Jack and Jill - Adam Sandler
Adam Sandler plays with himself onscreen as identical twins Jill and Jack © 2011 CTMG

I’ll be gracious enough to cut this aggravatingly awful movie a little slack by saying that nobody goes to McDonald’s expecting filet mignon. Adam Sandler comedies are a known quantity by now, and anyone buying a ticket knows what’s on the menu: dimwitted humor, a lot of yelling, a few cameos from Sandler’s pals and a sappy wrap-up. If that’s your comfort food, dinner is served.

Sandler plays identical twins Jack and Jill through the same movie magic that has enabled stars from Eddie Murphy to Nicolas Cage to Armie Hammer to interact with themselves onscreen. Jack is an apparently filthy rich advertising exec, judging by the size of his palatial Brentwood-esque estate. Company client Dunkin’ Donuts wants Al Pacino to appear in its commercials for a new “Dunkaccino” drink, and it’s up to Jack to find a way to sign the Oscar winner.

As Jack’s wife Erin, Katie Holmes has little to do other than appear alternately understanding and slightly pained. Their two kids are a cute daughter and an adopted Indian son who has a supposed-to-be-amusing habit of taping things — a salt shaker, a hamster, a lobster — to his body.

Jack and Jill - Adam Sandler and Al Pacino
Jill (Adam Sandler) and unlikely suitor Al Pacino (as himself) © 2011 CTMG

Jill is a loud, crass and stupid Laverne who still lives in the Bronx but visits Jack and his family in California every Thanksgiving. This year’s trip is the first since the death of the twins’ mother, who lived with her. Jill explains to Jack’s kids that she’s never been in love because boys never liked her, which is understandable for reasons other than her frighteningly unfeminine appearance.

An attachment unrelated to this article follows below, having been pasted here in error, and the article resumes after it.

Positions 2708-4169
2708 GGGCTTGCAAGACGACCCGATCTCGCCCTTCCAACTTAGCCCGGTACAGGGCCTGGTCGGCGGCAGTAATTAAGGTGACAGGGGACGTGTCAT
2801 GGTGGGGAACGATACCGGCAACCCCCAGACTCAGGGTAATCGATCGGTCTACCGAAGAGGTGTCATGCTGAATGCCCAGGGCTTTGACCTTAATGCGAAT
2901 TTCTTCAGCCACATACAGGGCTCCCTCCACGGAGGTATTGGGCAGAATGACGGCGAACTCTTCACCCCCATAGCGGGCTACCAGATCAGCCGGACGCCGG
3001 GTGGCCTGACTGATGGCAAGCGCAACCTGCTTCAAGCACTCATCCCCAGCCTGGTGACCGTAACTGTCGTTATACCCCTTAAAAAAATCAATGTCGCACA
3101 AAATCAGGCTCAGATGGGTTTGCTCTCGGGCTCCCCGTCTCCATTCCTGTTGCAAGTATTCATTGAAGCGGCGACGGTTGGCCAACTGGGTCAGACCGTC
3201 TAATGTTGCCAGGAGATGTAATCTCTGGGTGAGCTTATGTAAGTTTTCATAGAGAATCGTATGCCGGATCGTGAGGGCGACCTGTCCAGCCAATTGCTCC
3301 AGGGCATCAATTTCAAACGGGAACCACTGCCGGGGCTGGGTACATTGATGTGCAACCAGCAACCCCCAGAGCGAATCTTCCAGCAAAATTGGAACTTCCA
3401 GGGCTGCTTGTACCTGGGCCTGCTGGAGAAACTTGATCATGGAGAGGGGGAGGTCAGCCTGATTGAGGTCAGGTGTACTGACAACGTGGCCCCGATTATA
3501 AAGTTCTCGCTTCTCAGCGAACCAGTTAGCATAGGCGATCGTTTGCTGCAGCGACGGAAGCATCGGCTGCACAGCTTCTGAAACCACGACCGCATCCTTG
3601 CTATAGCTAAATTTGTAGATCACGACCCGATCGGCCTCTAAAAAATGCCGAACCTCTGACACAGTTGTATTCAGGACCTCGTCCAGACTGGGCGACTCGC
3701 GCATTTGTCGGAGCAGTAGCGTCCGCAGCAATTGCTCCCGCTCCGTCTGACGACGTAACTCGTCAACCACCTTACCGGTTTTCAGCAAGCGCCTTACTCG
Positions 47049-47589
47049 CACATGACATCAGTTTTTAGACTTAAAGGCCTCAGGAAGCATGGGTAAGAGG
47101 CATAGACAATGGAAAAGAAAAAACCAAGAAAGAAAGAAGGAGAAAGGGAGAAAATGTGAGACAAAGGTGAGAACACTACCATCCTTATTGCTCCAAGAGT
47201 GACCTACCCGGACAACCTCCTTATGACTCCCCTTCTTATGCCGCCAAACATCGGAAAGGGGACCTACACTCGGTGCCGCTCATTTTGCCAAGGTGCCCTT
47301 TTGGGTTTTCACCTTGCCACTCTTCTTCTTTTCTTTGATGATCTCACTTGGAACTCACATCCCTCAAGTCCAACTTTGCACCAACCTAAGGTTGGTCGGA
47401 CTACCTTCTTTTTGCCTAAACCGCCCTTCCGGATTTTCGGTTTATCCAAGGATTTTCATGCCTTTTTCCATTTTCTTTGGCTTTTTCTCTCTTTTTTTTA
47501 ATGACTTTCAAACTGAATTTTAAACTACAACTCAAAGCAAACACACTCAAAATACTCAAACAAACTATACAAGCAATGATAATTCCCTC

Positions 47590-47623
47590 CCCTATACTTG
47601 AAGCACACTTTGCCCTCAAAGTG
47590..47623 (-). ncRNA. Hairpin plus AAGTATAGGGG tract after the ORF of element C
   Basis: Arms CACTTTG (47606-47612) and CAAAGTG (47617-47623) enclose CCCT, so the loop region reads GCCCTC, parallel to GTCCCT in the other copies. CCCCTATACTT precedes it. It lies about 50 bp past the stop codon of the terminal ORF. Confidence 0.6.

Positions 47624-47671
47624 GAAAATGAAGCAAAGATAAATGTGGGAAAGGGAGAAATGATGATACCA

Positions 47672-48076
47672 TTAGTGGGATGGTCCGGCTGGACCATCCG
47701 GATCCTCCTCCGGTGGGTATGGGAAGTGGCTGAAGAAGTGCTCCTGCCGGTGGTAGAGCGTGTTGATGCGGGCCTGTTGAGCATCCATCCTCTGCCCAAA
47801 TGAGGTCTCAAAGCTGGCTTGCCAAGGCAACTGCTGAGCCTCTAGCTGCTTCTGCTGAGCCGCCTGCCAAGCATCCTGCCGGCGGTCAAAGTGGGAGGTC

The family’s attempt to set Jill up on a computer date leads to the only genuinely funny line in the movie. Norm Macdonald briefly appears as Jill’s horrified internet date “Funbucket.” When Jill tells him at a restaurant that she can’t believe she’s there, he replies with deadbeat sarcasm, “Assuming it’s really happening, and not some terrifying nightmare.”

The rest of the running time is devoted to Jill’s screeching, Jack’s loud exasperation, what plays like a product-placement infomercial for a cruise ship that shall remain nameless and Pacino thoroughly embarrassing himself. Approached by Jack at a Lakers game, Pacino instantly is smitten with Jill, who is put off by his obsessed overenthusiasm. But Pacino, in a manic-overacting frenzy that’s either a parody of his real-life hammy qualities or evidence of them, won’t be deterred. When he swooningly nuzzles a huge sweat stain Jill has left behind on her bedsheets, the moment truly is one for the “career nadir” file.

Sandler’s former Saturday Night Live castmate David Spade appears in drag as a woman even more hideous than Jill. The most unexpected of several celebrity cameos is by Johnny Depp, sitting courtside with Pacino and wearing a Justin Bieber T-shirt. That sight gag is the only thing even vaguely subtle about a comedy that thinks gassy diarrhea inspired by Mexican food is the height of wit.

Bon appétit!

[Rating: 0.5]

Jack and Jill opens Friday November 11, 2011

James Dawson

Jim is Film Review Online's Los Angeles based reviewer.